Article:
The course aspires to an examination in depth of the foremost literary achievements of the late sixteenth and seventeenth centuries in England. Spenser will be studied first, followed by Marlowe, Shakespeare, Donne, Herbert, Marvell, and Milton. The historical and intellectual background will be kept firmly in view, but the primary emphasis will be on the literature as literature. The standards of the course are very exacting, as befits an Honors course. (Patrides)

413. Studies in Film Genre. (3). (HU).
Section 001 Interior Vision: The Subjective Camera in Narrative Film.
We will make a careful analytical study of representative major films spanning the international cinematic history of movies which tell all or part of their tales from the point of view of an involved participant in the action rather than from the stance of an objective onlooker. Film is especially conducive to this dramatic technique, often called by the shadowy name "Expressionism." We will study a wide variety of examples from The Cabinet of Dr. Caligari to All That Jazz. Exactly which films we will be seeing depends upon availabilities and negotiations still incomplete, but the selection may well include musical films, thrillers, dramatized nightmares, and the usual complement of classics. I will post the schedule long before term's beginning. There will be one film per week, two lecture classes, and mandatory small discussion groups, scheduled at your convenience. English 413 may be repeated if content is different from a previous election. This course is not "An Introduction to the Movies," so previous work in film theory, history, mechanics and aesthetics couldn't hurt. Should film study be new to you, I will be happy to recommend preparatory reading; come see me. The course will emphasize the relationships between what these films say and how they say it, their styles, their content, and their context. An obligatory lab fee covers the cost of seeing films. Some reading (e.g., Giannetti's Understanding Movies and/or some history); three two-page papers; one five-page paper; one ten-page paper; no exams; no "Incompletes." Illiterates will find no place to hide. Anyone who uses "media" with a singular verb flunks. (Bauland)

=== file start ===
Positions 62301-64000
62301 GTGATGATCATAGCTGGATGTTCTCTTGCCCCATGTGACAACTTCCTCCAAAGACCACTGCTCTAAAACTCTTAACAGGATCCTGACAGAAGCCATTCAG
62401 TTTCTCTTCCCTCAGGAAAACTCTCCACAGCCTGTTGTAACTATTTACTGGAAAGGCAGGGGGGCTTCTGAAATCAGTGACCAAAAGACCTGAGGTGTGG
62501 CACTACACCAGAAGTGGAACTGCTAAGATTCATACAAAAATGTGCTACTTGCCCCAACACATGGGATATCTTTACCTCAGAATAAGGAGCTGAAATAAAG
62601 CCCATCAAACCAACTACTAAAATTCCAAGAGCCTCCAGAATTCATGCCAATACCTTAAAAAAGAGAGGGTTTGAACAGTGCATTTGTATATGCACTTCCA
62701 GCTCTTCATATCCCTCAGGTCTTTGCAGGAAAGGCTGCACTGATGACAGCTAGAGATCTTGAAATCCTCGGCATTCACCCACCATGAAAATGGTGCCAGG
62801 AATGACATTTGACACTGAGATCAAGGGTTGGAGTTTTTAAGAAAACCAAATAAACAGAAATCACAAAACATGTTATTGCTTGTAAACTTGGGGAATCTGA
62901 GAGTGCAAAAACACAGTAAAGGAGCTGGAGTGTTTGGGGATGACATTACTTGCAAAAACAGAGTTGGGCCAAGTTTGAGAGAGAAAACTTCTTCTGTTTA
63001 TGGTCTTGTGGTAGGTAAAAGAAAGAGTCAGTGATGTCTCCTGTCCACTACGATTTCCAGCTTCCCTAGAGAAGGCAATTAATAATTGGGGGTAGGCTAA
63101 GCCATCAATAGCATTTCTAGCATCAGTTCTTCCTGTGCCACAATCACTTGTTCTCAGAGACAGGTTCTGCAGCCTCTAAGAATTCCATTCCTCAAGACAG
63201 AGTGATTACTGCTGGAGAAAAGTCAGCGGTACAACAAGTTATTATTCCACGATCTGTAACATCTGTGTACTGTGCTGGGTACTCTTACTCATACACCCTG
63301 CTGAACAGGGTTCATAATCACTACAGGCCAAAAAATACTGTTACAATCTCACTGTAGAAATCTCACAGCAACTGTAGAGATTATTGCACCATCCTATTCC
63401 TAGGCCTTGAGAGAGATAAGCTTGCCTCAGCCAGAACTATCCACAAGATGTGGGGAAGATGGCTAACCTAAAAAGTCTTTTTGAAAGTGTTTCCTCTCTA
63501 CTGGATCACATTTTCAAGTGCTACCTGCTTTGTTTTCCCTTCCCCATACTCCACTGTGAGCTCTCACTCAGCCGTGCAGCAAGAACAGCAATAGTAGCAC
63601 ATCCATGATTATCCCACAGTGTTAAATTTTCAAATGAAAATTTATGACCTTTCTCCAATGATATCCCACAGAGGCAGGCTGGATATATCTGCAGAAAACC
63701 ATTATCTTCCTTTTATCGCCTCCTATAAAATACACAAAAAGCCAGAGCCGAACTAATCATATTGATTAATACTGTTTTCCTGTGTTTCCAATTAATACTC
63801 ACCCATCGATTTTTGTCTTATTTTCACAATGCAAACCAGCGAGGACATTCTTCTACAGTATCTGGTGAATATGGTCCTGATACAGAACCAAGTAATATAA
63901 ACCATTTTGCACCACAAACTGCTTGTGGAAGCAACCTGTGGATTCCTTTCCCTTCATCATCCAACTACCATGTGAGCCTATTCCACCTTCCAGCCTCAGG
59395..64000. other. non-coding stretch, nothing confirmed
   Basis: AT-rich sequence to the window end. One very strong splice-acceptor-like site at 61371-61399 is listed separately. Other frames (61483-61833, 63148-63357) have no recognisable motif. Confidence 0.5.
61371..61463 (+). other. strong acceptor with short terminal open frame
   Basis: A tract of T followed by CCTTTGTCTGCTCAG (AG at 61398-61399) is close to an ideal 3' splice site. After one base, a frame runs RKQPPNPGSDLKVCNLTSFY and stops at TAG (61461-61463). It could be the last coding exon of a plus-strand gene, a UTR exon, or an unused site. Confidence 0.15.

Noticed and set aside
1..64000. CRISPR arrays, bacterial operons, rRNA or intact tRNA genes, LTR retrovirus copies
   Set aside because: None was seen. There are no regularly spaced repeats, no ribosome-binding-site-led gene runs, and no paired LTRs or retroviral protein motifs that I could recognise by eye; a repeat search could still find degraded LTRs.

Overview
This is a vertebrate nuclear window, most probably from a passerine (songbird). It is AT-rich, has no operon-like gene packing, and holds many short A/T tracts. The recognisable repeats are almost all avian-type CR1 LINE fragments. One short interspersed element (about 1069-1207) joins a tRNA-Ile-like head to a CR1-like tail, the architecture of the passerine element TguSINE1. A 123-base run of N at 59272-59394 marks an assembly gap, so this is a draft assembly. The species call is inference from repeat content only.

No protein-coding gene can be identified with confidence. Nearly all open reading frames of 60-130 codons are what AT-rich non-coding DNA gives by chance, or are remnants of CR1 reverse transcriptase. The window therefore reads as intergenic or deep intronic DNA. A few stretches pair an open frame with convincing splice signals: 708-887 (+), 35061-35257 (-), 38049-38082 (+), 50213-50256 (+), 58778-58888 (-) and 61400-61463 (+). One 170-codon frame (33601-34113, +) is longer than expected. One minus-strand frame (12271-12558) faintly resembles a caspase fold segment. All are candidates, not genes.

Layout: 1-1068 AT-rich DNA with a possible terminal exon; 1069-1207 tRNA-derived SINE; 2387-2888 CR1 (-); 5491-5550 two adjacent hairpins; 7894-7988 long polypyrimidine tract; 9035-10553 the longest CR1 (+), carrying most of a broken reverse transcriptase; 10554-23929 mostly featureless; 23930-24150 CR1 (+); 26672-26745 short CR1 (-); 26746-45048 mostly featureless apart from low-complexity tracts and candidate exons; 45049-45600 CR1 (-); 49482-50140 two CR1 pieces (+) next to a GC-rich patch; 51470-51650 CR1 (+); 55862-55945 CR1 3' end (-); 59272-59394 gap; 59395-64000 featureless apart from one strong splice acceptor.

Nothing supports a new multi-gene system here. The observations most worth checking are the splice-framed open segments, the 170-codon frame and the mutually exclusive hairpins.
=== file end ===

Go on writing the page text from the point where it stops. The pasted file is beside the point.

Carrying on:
Section 002 The Horror Film. We shall focus on the horror film as a specific genre of motion picture, discussing a number of films from diverse perspectives. We shall be primarily concerned with the psychological impact of these films on the audience and the way their cinematic techniques contribute to this effect, but we shall also examine both the historical background to certain figures and plots as well as the influence of present society on their portrayal. These films will often be a starting point for an examination of what people fear and how they attempt to handle their fear through superstition, religion, and art. On Tuesday afternoons we shall discuss the psychological, cultural, and social themes of the course, or analyze one of the literary texts; we shall also introduce material relevant to the week's film. The film will be shown on the same day and discussed in detail on Thursday afternoon, when we shall screen certain portions of it for close analysis. Among the films to be seen are The Haunting, Psycho, King Kong, Bride of Frankenstein, The Horror of Dracula, Carrie, The Exorcist, and Alien. Students will be required to read a number of literary texts, write several short papers, and take a final examination. (Konigsberg)

417. Senior Seminar. Senior concentrator in English. (3). (Excl).


English 417 along with the Core courses meets the Junior-Senior writing requirements for English concentrators ONLY. Please add the ECB modification for 417 at CRISP.